Tech landscape: what next for enterprise IT?
Virtualisation is entering the mainstream and server virtualisation especially has seen rapid adoption, with Gartner predicting that "the server virtualisation software market will grow at a compound annual rate of 28 per cent from 2008 through 2013 (from $1.8 billion [Dh6.6bn] to $6.2bn). As a more mature technology, server virtualisation has proven to be popular. Yet it is desktop virtualisation that has yet to achieve its true potential. At the same time, virtualisation, crucial as it is to the future of the enterprise IT infrastructure, should be viewed as an enabler for the next big thing on the technology landscape.
Taking a step back from virtualisation for a moment, Citrix believes that over the next five years two key trends will emerge and drive enterprise IT. CIOs must be willing to analyse and plan for cloud computing and consumerisation. Although somewhat conceptual at the moment, these two trends will begin to provide new ways to manage desktops, networks and datacentres and are likely to sit at the heart of, and be a direct result of, a new IT infrastructure ecosystem.
Current and future CIO strategic objectives will focus on reducing total cost of ownership, enhancing productivity and providing end users with greater choice and flexibility. Desktops and applications are already under increased scrutiny. The current, and most widely used, approach to desktop management involves providing end users with a hardware device upon which IT departments install a "standard" image. It has been estimated that desktop hardware and software acquisition expenditures typically account for only 20-30 per cent of the total cost of the device, while the remaining 70-80 per cent consists of IT maintenance. Furthermore, if local equipment is destroyed, lost or stolen, sensitive corporate or government data disappears along with the PC.
Over the next five years, the CIO focus will continue to be on reducing total cost of owernship of applications and desktops, as well as adopting a "self-service" model to IT applications based on the concept of existing consumer applications such as iTunes. For applications, the cost has two components: maintenance of applications and deployment and delivery of apps. For desktops, organisations are still keen to tackle the initial upfront outlay for hardware as well as reduce ongoing maintenance and management.
By 2014, desktop as a service (DaaS) will become commonplace, using a manage once, deliver anywhere approach to offer operational scalability and a secure working environment on all devices. DaaS also offers increased performance and productivity by giving each user a 'brand new' desktop each time they login. Employees will no longer see their system deteriorate over time – the desktop will never get old. At the same time, the "Instant On" desktop will always be up-to-date and available at any location. Gartner believes by 2011 there be at least give major vendors offering DaaS as a means for enterprises to get predictable and consistent pricing and service.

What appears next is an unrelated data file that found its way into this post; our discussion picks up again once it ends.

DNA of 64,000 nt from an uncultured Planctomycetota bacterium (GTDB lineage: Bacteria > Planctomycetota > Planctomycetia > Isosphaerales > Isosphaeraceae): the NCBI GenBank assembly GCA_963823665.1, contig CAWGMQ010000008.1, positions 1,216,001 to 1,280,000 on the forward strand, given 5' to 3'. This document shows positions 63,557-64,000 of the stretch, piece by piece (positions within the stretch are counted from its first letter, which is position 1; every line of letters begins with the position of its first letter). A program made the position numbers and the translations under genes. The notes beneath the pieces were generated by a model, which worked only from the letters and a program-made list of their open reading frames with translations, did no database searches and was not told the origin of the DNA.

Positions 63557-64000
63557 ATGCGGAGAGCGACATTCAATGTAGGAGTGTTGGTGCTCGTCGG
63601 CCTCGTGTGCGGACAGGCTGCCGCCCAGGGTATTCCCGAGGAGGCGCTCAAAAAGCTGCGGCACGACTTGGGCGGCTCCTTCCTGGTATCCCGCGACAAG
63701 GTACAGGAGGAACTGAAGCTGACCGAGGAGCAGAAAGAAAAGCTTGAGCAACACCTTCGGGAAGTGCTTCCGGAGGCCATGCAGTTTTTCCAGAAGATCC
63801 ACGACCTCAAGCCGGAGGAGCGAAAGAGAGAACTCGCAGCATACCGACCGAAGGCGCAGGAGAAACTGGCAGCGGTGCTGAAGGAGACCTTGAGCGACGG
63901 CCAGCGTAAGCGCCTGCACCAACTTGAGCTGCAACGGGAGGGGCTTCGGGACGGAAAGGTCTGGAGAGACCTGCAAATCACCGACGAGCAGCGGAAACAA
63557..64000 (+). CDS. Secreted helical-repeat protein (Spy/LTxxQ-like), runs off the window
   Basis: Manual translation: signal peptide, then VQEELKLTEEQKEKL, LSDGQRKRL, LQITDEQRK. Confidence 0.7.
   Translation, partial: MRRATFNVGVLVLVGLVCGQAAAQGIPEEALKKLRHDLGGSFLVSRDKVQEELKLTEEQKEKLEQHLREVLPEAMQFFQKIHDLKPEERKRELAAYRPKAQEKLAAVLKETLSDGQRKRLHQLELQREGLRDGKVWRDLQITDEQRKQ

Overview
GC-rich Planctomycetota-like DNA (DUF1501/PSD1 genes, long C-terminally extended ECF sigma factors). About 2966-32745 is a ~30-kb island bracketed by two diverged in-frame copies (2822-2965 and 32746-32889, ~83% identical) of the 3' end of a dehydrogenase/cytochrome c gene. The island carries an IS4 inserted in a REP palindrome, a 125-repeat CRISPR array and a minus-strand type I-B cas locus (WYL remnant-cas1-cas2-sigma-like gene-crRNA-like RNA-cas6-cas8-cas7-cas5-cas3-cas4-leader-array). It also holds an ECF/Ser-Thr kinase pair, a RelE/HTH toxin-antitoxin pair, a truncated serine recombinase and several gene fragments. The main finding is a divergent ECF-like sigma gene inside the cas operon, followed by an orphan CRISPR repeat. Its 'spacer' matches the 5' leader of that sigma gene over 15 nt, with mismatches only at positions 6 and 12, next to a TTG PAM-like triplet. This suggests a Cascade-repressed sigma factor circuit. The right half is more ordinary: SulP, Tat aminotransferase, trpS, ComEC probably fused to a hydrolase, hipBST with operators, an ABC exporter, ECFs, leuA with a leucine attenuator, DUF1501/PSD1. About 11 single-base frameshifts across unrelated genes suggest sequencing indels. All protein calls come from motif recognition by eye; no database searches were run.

A move towards cloud computing is a direct result of the internal changes that organisations are making to their existing technology; implementing virtualisation and aligning servers. The long-term result will be that enterprise datacenters will in effect become internal clouds, while SMEs will move towards external clouds to manage their IT services. Virtualisation, crucially, is an enabler of the cloud.
The glue that will tie together cloud computing and consumerisation is the internet. In order to deliver this new vision for enterprise IT, enterprises will need to anticipate significant increases in internet usage, especially with video-based applications. In fact latency, rather than bandwidth, will be the biggest problem as the internet becomes integral in the delivery of IT services across the organisation.
Consumerisation and cloud computing will, no doubt about it, become integral to the future enterprise IT environment, forcing organisations to consider new ways of managing desktops, networks and datacenters. Virtualisation will underpin this shift in the enterprise IT landscape, enabling the concept of desktop as a service, self-service applications, internal and external clouds and the dynamic datacentre. As server virtualisation continues to surge in popularity, desktop virtualisation will not be far behind it – underpinning a reduction in costs, increased flexibility, improved productivity and a truly flexible, on-demand working environment in the enterprise. The result, in the long term, will be the emergence of consumerisation and cloud computing as the norm, come 2014.
n The author is the regional Director-ME at Citrix. The views expressed are his own
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